13. The system of claim 11, wherein at least one of the medial and lateral shelves includes an outer base-facing lip that is adapted to retain the corresponding one of the pair of spaced apart engagement members on the shelf.
14. The system of claim 9, wherein the medial and lateral sides of the wedge-shaped cleat each further tapers along a length of the cleat from a wider toe-end portion of the cleat to a narrower heel-end portion of the cleat.
15. The system of claim 1, wherein the first engagement member is mounted to the binding and the second engagement member is mounted to the snowboard boot.
16. The system of claim 6, wherein the at least one of the medial and lateral sides of the cleat is adapted to spread apart the pair of spaced apart engagement members as the snowboard boot is stepped into engagement with the binding.
17. The system of claim 3, wherein at least one of the pair of spaced apart engagement members is biased for movement toward the other.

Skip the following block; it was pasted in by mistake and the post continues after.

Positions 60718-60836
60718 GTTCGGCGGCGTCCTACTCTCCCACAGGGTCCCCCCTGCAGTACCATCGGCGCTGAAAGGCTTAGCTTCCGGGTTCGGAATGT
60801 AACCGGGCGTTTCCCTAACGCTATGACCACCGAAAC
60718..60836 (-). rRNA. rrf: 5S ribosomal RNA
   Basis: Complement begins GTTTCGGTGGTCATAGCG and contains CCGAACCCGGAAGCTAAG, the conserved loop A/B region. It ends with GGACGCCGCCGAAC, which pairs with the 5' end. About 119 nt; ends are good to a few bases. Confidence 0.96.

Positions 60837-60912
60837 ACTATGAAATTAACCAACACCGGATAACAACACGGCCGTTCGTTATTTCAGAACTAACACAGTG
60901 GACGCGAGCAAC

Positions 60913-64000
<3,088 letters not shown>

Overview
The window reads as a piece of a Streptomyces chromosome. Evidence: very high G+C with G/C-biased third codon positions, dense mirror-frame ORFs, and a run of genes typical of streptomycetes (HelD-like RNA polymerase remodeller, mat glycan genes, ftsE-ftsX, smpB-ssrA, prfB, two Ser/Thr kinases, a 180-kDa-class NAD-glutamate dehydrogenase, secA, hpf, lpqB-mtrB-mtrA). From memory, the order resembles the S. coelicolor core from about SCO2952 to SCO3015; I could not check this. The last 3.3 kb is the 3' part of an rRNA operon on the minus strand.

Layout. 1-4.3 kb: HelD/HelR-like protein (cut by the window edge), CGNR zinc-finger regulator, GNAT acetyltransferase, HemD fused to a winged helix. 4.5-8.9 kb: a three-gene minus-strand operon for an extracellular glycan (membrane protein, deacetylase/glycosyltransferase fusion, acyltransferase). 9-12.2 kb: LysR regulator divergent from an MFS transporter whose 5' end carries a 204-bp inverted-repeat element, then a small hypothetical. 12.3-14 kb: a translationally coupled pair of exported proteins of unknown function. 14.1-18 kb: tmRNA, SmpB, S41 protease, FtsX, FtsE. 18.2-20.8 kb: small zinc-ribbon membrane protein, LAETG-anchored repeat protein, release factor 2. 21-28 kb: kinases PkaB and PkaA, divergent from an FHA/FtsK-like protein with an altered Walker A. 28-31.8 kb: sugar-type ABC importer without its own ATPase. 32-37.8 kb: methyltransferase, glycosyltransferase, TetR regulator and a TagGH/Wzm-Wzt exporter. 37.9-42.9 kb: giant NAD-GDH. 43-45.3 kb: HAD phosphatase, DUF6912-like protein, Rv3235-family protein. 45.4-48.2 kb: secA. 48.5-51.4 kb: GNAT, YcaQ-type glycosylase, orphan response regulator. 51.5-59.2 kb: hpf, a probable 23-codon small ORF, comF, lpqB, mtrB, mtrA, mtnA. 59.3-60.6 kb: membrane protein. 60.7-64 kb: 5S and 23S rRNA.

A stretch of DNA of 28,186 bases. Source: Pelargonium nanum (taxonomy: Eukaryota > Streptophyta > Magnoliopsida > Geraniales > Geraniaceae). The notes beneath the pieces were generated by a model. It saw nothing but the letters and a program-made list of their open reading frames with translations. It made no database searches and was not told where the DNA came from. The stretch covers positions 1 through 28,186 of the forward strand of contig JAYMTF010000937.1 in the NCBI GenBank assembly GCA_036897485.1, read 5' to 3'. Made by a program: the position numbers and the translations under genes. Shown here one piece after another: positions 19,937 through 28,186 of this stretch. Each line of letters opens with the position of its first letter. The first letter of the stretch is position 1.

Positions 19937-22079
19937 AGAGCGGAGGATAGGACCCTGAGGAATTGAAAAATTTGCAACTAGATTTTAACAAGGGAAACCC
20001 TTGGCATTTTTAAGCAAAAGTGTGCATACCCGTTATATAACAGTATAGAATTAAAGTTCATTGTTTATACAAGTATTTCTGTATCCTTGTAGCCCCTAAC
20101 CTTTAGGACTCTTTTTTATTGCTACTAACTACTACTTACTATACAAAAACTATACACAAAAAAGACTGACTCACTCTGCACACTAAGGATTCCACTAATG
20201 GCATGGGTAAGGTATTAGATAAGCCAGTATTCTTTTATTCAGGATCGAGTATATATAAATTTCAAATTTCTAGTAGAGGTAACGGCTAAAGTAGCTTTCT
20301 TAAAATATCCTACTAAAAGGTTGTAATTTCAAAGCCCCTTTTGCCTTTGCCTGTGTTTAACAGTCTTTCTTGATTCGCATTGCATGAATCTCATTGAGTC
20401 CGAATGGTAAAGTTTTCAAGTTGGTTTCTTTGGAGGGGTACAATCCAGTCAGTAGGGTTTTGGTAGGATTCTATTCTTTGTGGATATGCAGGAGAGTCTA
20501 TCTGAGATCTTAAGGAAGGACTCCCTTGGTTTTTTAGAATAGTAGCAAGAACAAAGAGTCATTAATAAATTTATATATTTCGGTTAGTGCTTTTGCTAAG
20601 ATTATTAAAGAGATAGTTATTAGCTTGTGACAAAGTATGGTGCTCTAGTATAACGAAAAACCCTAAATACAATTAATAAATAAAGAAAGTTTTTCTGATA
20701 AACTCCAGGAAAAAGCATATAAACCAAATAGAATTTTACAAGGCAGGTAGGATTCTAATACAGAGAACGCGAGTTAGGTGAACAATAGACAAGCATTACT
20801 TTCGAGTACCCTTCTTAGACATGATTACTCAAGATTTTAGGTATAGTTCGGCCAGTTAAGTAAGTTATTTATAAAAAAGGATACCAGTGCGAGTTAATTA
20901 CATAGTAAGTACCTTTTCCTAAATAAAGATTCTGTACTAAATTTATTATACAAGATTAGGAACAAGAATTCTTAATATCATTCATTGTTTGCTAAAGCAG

18. The system of claim 17, wherein each of the pair of spaced apart engagement members is loop-shaped.
19. The system of claim 17, wherein the first engagement member further includes at least one stop adapted to inhibit migration of the second engagement member when engaged with the pair of spaced apart engagement members.
20. The system of claim 19, wherein each of the pair of spaced apart engagement members is loop-shaped, and wherein the at least one stop has a height that is less than a height of at least one of the pair of spaced apart loop-shaped engagement members, so that the one of the pair of loop-shaped engagement members can flex over a top of the stop.
21. The system of claim 20, wherein each of the loop-shaped engagement members includes a loop having a length extending in a heel-to-toe direction, and wherein the at least one stop has a dimension extending in the heel-to-toe direction that is less than the length of the loop, so that the loop can flex about the stop.
22. The system of claim 21, wherein the pair of spaced apart engagement members is spaced apart by a distance, wherein the wider base-end portion of the cleat is wider than the distance, and wherein the narrower free-end portion of the cleat is narrower than the distance.